by Daniel J. Graeber
Washington (UPI) Apr 19, 2017
Clean energy and technologies related to the fight against climate change are some of the ways to foster trade with Canada, the Chinese premier said.
Canadian Prime Minister Justin Trudeau spoke by phone late Tuesday with his Chinese counterpart, Li Keqiang. A readout of the meeting from the official Xinhua News Agency stated that both sides discussed bilateral opportunities in energy.
The two leaders expressed willingness to expand bilateral trade and investments, the official newspaper reported.
"The two countries should also strengthen cooperation on tackling climate change and cooperate in new areas such as clean energy to create new growth points in the relationship," Li said.
Many of the export metrics trended lower for Canada in 2015 and unemployment that year rose to 7.1 percent. For the energy sector, Canada is largely landlocked and relies almost entirely on the United States as its export destination for oil.
The bilateral phone call comes as trade officials from oil-rich Alberta tour Asia to explore investment opportunities and one month after the Canadian government issued a public call to weigh in on the possibilities of reaching a free-trade agreement with China.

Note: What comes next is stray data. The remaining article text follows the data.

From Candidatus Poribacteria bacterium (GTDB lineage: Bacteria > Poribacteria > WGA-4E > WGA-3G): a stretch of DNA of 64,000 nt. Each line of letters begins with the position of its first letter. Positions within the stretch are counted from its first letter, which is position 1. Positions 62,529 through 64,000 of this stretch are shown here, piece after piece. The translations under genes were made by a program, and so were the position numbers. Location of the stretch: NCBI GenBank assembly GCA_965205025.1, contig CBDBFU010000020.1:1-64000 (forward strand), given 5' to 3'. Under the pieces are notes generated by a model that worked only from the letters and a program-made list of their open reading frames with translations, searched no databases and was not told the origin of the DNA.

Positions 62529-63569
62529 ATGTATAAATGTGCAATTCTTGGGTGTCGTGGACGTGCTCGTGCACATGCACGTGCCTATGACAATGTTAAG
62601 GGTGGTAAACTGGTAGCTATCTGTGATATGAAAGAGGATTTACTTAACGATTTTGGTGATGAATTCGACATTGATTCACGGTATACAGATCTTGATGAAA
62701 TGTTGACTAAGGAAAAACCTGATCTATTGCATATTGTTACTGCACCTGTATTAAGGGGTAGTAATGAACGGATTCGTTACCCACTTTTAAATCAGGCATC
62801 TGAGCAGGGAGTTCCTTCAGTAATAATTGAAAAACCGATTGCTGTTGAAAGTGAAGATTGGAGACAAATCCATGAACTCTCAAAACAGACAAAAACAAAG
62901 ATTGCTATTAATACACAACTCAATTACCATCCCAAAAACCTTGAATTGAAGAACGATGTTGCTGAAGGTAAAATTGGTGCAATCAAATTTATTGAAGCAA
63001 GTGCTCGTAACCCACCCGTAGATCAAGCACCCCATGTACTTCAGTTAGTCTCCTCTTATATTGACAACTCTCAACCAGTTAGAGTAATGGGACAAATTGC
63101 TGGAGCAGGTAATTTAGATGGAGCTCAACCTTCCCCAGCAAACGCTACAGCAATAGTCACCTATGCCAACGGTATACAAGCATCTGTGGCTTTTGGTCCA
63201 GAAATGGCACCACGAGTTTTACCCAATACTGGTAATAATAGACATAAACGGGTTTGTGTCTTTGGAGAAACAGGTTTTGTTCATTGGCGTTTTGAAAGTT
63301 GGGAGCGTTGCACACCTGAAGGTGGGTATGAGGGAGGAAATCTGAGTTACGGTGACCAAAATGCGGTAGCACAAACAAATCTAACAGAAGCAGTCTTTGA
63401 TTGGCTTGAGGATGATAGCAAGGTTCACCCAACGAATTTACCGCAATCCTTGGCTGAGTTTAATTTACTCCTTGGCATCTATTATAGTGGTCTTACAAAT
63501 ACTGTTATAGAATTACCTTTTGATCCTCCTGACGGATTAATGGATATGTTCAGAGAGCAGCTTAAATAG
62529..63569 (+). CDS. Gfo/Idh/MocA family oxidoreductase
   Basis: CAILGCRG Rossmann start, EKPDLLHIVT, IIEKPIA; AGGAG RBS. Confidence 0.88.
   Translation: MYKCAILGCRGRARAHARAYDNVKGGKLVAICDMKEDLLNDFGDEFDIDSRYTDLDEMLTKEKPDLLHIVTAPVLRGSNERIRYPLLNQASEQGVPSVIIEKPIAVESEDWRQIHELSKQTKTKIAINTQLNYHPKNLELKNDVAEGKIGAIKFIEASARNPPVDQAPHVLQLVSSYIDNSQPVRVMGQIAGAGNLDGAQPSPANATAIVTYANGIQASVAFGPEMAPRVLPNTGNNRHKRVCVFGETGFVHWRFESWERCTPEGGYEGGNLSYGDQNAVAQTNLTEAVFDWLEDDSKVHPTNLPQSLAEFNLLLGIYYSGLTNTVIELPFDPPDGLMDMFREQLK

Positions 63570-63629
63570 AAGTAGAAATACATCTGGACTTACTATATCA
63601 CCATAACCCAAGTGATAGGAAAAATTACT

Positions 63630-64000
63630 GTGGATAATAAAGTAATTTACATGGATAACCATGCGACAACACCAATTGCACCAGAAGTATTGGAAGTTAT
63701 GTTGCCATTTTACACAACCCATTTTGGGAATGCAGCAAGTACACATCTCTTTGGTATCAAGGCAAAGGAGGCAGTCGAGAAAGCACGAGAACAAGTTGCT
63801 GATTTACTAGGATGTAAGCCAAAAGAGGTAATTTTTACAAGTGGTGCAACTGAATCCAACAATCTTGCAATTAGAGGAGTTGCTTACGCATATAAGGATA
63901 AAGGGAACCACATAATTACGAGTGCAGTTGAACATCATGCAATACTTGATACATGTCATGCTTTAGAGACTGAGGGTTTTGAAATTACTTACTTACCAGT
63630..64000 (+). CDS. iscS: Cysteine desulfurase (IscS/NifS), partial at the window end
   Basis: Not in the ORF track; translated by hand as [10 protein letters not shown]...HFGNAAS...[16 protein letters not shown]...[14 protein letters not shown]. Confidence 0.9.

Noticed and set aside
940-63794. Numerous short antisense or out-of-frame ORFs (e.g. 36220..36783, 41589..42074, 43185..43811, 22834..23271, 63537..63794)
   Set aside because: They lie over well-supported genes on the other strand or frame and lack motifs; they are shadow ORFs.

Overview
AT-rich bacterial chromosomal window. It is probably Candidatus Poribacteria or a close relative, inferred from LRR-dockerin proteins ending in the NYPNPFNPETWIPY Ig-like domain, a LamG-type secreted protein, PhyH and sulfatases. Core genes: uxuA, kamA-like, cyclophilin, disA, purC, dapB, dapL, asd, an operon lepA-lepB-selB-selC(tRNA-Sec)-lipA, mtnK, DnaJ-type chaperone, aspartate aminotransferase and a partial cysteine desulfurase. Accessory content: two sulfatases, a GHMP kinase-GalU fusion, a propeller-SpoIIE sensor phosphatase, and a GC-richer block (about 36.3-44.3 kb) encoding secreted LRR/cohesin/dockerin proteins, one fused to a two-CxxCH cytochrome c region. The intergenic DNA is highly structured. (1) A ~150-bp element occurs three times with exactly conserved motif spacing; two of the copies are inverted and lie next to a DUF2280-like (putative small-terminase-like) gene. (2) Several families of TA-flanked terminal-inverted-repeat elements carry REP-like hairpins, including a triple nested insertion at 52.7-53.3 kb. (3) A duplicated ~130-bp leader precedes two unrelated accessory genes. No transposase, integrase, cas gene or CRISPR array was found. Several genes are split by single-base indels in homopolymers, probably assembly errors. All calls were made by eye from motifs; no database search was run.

Canada's trade with China would translate to economic expansion and job growth at home, the government said.
For the visit from Alberta leaders, officials in the provincial government said common themes during the visit to China would include oil and gas exports, while talks in Tokyo would highlight issues for energy in general as Japan reconfigures that sector in the wake of the Fukushima nuclear disaster.
Alberta has moved to diversify its economy through renewable energy programs. With U.S. energy policies migrating toward fossil fuels, environmental groups like Greenpeace said it will be China that will take the lead on the development of renewable energy.
Riyadh (AFP) April 19, 2017
The United States wants to see a strong Saudi Arabia, Defence Secretary Jim Mattis said during talks Wednesday aimed at reinvigorating the Riyadh-Washington alliance. Mattis, meeting the most powerful figures in the Saudi capital, also hinted that President Donald Trump could visit the kingdom, a longtime US ally which has welcomed Washington's firmer line against common adversary Iran. ... read more
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